A Marketing Experiment – Follow-up

Oak And Mist final cover

Last week, I wrote a post about a marketing experiment I was doing, the main objective being to increase my readership and, hopefully, generate some interest in my upcoming new release, No Quarter. I decided to offer Oak and Mist, the first book in the series, free on Amazon for a limited time, hoping to capitalise on some positive reviews.

Front Cover Image

I took advantage of the free five day promotion from Amazon, part of being enrolled in KDP Select. You get five days out of every ninety to list your book as free – you can either run the days all together, or break them into separate promotions. I chose to run the five days together, hoping to maximise my exposure. I also ran three paid advertisements during the promotion – one with Booksends, one with E Reader News Today, and one with Robin Reads.

So how did it go?

I ended up having 4415 people download Oak and Mist for free. Even if only twenty per cent of those people actually read the book, I’ve still substantially increased my readership, and potentially will be able to sell subsequent instalments in the series. I also noticed a large increase in my KENP pages, for which I get paid royalties, and sold several paperbacks as well. I received a new 5 star rating on GoodReads, and several more people on GoodReads marked Oak and Mist as ‘currently reading.’

Screen Grab #8 on Amazon

In terms of the paid advertising, I ran ads on the first, fourth and fifth day of the promotion, and on each of those days my downloads increased dramatically to over a thousand per day, propelling me into the top ten Amazon free books (I reached number 8). The days on which I did not advertise averaged at about three hundred downloads. I supported the promotion with a couple of tweets per day – most of which were picked up and retweeted. I was also fortunate to receive some wonderful support from fellow bloggers (you know who you are, and thank you once again!). Chris The Story Reading Ape was kind enough to post a promotion on his site, which was then reposted by several other bloggers.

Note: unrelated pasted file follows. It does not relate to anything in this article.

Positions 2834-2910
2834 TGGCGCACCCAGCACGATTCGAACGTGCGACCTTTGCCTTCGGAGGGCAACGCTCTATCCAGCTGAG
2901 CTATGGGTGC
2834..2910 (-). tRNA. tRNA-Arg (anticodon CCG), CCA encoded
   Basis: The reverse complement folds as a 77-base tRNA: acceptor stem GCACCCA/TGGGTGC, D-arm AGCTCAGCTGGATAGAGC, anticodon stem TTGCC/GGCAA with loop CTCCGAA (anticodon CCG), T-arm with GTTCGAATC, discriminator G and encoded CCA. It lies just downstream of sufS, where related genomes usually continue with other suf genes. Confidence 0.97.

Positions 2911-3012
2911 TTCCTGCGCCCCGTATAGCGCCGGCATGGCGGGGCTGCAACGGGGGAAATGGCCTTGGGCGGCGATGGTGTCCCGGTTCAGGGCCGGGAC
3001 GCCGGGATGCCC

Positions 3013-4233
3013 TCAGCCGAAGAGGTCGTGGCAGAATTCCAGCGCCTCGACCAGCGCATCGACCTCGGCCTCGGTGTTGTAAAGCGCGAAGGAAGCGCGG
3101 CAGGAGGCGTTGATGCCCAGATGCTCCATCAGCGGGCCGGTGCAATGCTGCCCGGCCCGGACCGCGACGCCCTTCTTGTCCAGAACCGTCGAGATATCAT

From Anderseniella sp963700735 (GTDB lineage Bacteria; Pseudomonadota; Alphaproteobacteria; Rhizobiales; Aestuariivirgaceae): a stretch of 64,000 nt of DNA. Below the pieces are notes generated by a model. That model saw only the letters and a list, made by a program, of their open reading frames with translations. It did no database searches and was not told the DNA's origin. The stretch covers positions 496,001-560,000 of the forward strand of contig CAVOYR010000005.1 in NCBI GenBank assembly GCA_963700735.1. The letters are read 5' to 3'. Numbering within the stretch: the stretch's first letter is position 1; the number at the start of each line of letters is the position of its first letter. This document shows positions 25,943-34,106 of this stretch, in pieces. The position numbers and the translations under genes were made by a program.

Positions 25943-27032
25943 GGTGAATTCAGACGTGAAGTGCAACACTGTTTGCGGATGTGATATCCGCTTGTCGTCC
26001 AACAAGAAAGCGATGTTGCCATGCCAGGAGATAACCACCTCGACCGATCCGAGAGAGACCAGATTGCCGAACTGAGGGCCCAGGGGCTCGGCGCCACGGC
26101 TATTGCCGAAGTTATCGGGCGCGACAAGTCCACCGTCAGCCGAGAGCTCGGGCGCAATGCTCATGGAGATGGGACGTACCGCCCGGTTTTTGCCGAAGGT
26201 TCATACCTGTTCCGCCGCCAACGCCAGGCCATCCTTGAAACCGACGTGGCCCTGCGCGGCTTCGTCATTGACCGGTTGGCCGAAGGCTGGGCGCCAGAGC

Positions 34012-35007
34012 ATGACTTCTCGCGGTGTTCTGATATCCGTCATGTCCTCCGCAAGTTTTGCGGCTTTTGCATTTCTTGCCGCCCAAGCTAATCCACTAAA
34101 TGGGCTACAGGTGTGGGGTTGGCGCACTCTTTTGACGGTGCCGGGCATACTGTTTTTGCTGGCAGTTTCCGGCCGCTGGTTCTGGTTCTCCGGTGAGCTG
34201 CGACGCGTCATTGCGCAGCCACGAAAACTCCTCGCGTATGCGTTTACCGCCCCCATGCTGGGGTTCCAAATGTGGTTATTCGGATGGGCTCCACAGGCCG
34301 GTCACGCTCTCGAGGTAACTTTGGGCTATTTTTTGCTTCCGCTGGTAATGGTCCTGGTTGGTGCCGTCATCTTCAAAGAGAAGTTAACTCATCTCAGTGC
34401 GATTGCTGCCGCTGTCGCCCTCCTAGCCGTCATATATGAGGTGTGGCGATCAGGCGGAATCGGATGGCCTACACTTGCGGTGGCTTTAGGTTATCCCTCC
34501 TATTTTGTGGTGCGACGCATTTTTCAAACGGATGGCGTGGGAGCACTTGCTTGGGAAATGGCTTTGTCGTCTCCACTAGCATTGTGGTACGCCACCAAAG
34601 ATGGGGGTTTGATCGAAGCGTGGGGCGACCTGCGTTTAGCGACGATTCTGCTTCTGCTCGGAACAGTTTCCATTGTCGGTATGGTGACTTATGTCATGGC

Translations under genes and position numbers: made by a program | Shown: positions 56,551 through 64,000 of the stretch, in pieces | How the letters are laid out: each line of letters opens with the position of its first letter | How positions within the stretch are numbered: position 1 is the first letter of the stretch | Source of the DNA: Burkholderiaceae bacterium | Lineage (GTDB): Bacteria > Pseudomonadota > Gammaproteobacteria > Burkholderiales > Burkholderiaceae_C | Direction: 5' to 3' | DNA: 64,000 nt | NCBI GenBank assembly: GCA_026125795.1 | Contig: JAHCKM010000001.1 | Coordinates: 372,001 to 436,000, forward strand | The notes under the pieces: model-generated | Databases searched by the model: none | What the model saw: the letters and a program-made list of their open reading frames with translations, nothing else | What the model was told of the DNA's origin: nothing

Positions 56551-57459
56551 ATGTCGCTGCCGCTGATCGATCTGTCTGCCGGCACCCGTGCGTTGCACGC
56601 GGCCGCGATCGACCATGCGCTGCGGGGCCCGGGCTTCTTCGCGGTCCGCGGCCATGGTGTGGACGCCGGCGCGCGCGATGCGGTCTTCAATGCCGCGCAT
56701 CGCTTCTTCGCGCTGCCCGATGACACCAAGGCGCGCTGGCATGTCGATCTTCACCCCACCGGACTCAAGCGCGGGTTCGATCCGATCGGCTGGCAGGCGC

In conclusion, this was a successful marketing exercise for me. I’ve increased the audience for my books and, hopefully generated some momentum for No Quarter, the second novel in my Ambeth series. The KENP and paperback royalties I received as a result of the increased exposure have already covered much of my advertising costs, and it was wonderful to get another five-star rating. I believe the complete results of this promotion are yet to be seen, and will be keeping an eye on reviews and reader stats over the coming weeks.


I write books because I want people to read them. I love Ambeth and the characters who live there, and it gives me great pleasure when other people enjoy the books. I had no problem in offering my work free for a limited time, and will definitely be employing a similar promotional strategy when I release Hills and Valleys, the third book in the series.

I’d love to hear about your own marketing experiences, and whether they were successful or not. I think our blogging community is such a great and generous resource for self-published authors – I know I’ve learnt so much already.

Thanks for reading 🙂


17 thoughts on “A Marketing Experiment – Follow-up

  1. Many congratulations on your excellent results! I’m sorry I missed your promotion otherwise I’d have certainly spread the word. You’re absolutely right that the costs of free promotions are offset by KDP pages read, paperback sales and – if you have them – sales of your other books.
    I hope this leads to even more exposure and mores sales for you in the future!

    • Thanks Dylan – that’s very kind of you 🙂 I’ve just ordered the proof copy for my next book and hope to be able to publish it in the next week or so – that’s why I chose this time to run the promotion. So I hope it does pay off. And I did learn a bit from reading about your free promotion results too, so thank you for sharing that – let me know if you do another and I’ll be glad to share the word too!

  2. Great business plan Helen! Top ten huh? You deserve it! I’ve read the first couple chapters. Lovely. I usually order free samples and if i like it then i enjoy paying writers for their books. Hopefully others feel the same and will be waiting for the rest of your series!

    • Thanks Sacha – please do pick away, I’m happy to share anything you think might help 🙂 And KDP is Kindle Direct Publishing, while KENP is Kindle Edition Normalised Pages – it’s the way you get paid royalties through their lending library now, by how many actual pages are read from your book.

  3. Wow! An amazingly successful result! I know of at least one copy my little Facebook post contributed! I’m glad it worked so well for you, and I hope it builds a reader base for the next book. x

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